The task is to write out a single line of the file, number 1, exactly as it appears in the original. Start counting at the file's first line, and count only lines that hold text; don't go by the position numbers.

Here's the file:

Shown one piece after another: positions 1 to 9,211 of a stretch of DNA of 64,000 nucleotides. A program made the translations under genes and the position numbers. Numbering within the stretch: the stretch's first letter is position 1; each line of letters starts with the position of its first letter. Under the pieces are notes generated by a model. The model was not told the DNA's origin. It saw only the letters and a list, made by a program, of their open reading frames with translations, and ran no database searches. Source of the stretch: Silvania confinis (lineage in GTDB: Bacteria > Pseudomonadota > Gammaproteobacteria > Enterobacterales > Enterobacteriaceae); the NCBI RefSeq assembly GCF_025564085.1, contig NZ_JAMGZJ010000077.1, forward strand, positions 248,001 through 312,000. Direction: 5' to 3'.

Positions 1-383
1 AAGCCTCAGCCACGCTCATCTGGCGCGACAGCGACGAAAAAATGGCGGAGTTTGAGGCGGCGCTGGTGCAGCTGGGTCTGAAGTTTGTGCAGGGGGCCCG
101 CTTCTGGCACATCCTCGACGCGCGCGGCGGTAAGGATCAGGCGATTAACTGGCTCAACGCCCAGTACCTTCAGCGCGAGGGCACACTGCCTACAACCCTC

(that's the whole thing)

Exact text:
Shown one piece after another: positions 1 to 9,211 of a stretch of DNA of 64,000 nucleotides. A program made the translations under genes and the position numbers. Numbering within the stretch: the stretch's first letter is position 1; each line of letters starts with the position of its first letter. Under the pieces are notes generated by a model. The model was not told the DNA's origin. It saw only the letters and a list, made by a program, of their open reading frames with translations, and ran no database searches. Source of the stretch: Silvania confinis (lineage in GTDB: Bacteria > Pseudomonadota > Gammaproteobacteria > Enterobacterales > Enterobacteriaceae); the NCBI RefSeq assembly GCF_025564085.1, contig NZ_JAMGZJ010000077.1, forward strand, positions 248,001 through 312,000. Direction: 5' to 3'.